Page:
Sweden is using smart grids to turn buildings into energy producers. Huang et al/Elsevier
Energy ‘Prosumers’<p>But Sweden doesn't stop at village-level heating solutions. Its new breed of energy-generation takes hyper-local to the next level.</p><p>One example is in the city of Ludivika where 1970s flats <a href="https://www.buildup.eu/sites/default/files/content/transforming-a-residential-building-cluster-into-electricity-prosumers-in-sweden.pdf" target="_blank">have recently been retrofitted with the latest smart energy technology</a>.</p><p>48 family apartments spread across 3 buildings have been given photovoltaic solar panels, thermal energy storage and heat pump systems. A micro energy grid connects it all, and helps charge electric cars overnight.</p><p>The result is a cluster of 'prosumer' buildings, producing rather than consuming enough power for 77% of residents' needs. With <a href="http://www.diva-portal.org/smash/get/diva2:1232060/FULLTEXT01.pdf" target="_blank" rel="noopener noreferrer">high levels of smart meter usage</a>, it's a model that looks set to spread across Sweden.</p>
<div id="d7bf9" class="rm-shortcode" data-rm-shortcode-id="8757b138d5570bec9d6aad18074a429a"><blockquote class="twitter-tweet twitter-custom-tweet" data-twitter-tweet-id="1273556364263071744" data-partner="rebelmouse"><div style="margin:1em 0">Read more about Western Harbour and book a visit: https://t.co/ujSmVs9rNK 🏡🌳🌊 https://t.co/C5PuPziqIM</div> — Smart City Sweden (@Smart City Sweden)<a href="https://twitter.com/SmartCitySweden/statuses/1273556364263071744">1592474473.0</a></blockquote></div>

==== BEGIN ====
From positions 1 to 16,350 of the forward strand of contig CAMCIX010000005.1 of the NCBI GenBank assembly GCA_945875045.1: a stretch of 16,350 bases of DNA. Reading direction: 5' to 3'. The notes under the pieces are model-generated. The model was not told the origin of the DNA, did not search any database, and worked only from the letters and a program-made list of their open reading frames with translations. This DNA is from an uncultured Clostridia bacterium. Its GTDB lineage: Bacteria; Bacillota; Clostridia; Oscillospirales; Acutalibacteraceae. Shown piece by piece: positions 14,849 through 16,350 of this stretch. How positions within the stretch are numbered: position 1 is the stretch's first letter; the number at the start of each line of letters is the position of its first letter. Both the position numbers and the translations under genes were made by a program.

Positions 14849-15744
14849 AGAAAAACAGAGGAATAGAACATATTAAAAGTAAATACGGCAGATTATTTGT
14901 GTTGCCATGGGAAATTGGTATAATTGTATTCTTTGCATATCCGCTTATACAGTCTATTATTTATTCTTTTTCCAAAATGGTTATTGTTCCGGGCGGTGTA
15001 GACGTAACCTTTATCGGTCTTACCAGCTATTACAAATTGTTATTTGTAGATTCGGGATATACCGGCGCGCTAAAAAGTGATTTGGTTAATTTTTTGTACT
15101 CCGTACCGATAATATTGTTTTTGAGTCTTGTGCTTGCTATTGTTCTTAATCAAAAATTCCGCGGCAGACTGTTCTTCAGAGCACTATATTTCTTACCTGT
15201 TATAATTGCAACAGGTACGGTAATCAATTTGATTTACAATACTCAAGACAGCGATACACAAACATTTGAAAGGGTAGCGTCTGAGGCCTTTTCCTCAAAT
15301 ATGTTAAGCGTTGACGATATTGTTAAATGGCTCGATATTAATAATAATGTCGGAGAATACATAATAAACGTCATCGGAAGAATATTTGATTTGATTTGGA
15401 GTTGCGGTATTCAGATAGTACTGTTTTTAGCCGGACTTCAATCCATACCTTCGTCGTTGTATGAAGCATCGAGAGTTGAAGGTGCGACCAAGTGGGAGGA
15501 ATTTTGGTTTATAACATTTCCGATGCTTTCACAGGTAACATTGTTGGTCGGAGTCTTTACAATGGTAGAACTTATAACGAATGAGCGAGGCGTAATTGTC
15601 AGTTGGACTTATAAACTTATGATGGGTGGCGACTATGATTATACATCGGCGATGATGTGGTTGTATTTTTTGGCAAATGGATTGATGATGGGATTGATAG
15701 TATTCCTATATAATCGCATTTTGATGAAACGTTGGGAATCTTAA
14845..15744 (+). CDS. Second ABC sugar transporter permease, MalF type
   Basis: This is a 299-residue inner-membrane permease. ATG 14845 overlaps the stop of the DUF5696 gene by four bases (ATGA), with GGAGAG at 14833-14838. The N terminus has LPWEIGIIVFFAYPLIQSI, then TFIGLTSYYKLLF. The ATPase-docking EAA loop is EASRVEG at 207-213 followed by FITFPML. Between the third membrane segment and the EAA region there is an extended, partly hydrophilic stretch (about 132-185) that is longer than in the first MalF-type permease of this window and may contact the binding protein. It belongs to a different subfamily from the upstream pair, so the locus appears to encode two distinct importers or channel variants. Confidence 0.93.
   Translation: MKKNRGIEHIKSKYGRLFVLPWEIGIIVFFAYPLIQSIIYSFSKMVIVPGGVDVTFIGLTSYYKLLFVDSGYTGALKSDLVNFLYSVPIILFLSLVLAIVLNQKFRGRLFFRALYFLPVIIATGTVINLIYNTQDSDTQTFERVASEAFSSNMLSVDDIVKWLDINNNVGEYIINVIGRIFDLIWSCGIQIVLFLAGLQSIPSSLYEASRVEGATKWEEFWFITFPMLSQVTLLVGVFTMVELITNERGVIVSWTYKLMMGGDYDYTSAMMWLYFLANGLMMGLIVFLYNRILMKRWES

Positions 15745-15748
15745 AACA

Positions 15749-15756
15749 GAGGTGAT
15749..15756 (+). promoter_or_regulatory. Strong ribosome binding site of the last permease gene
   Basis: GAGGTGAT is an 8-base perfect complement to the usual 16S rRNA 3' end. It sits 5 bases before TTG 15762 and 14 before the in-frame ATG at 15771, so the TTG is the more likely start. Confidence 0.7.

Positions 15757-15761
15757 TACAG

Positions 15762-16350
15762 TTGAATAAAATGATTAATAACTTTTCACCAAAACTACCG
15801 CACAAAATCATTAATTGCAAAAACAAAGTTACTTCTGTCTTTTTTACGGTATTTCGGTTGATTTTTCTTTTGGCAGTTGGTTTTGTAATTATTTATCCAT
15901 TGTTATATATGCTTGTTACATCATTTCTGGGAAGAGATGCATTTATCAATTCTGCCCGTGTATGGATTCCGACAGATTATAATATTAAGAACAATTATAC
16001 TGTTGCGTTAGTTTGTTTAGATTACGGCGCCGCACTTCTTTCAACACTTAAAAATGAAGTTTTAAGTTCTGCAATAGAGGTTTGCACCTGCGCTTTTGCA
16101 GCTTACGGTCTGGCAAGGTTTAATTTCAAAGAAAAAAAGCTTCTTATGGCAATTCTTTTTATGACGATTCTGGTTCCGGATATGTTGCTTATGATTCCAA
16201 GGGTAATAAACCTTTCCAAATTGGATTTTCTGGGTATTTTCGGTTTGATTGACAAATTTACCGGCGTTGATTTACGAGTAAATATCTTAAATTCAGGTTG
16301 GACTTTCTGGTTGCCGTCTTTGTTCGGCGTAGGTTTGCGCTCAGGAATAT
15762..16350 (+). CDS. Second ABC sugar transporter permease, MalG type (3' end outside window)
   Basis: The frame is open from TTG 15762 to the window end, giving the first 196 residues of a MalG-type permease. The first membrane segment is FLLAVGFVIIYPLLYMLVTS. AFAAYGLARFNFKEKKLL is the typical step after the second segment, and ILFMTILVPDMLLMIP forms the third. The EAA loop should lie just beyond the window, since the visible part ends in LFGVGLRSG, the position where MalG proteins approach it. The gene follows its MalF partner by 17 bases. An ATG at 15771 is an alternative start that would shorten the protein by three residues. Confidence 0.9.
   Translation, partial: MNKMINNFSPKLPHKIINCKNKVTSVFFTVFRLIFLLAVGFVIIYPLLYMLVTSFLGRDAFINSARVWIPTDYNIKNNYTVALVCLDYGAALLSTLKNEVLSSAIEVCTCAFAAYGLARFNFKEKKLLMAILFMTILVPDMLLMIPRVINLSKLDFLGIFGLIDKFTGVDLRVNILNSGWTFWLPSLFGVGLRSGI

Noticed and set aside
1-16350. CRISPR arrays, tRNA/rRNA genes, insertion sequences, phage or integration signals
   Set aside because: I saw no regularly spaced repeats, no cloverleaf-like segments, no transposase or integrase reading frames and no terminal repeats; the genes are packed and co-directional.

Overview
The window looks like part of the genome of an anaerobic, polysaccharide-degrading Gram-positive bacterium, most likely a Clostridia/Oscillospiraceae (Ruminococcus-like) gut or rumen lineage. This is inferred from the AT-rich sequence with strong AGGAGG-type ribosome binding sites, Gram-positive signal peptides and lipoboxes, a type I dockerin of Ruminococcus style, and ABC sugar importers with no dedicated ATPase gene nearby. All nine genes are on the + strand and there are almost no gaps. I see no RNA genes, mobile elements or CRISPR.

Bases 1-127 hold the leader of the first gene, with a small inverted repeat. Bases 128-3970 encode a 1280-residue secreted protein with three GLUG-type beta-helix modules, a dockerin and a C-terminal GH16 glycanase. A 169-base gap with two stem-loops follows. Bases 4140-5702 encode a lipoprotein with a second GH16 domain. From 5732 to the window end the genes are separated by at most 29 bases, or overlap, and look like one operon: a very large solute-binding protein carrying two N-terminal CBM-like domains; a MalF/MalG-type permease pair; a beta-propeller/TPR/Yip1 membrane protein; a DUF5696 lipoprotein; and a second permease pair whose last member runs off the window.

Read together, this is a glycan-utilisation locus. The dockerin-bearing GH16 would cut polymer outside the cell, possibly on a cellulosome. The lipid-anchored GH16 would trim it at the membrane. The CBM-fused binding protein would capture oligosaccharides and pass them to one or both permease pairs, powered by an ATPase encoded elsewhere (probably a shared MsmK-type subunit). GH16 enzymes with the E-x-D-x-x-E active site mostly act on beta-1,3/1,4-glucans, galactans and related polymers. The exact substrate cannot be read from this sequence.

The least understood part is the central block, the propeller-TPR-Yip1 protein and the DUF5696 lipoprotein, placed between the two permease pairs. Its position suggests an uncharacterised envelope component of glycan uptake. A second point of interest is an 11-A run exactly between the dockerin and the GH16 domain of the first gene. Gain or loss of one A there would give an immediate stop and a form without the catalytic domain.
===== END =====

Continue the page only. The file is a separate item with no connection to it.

Scaling Up<p>A recent development by E.ON in Hyllie, a district on the outskirts of Malmö, southern Sweden, <a href="https://www.eonenergy.com/blog/2019/February/sweden-smart-city" target="_blank">has scaled up the smart grid principle</a>. Energy generation comes from local wind, solar, biomass and waste sources.</p><p>Smart grids then balance the power, react to the weather, deploying extra power when it's colder or putting excess into battery storage when it's warm. The system is not only more efficient, but bills have fallen.</p><p>Smart energy developments like those in Hyllie, Ludivika, and renewable-driven district heating, offer a radical alternative to the centralized energy systems many countries rely on today.</p><p>The EU's leaders have a challenge: how to generate 32% of energy from renewables by 2030. Sweden offers a vision of how technology and local solutions can turn a goal into a reality.</p>
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By Jessica Corbett
In another win for climate campaigners, leaders of 12 major cities around the world — collectively home to about 36 million people — committed Tuesday to divesting from fossil fuel companies and investing in a green, just recovery from the ongoing coronavirus pandemic.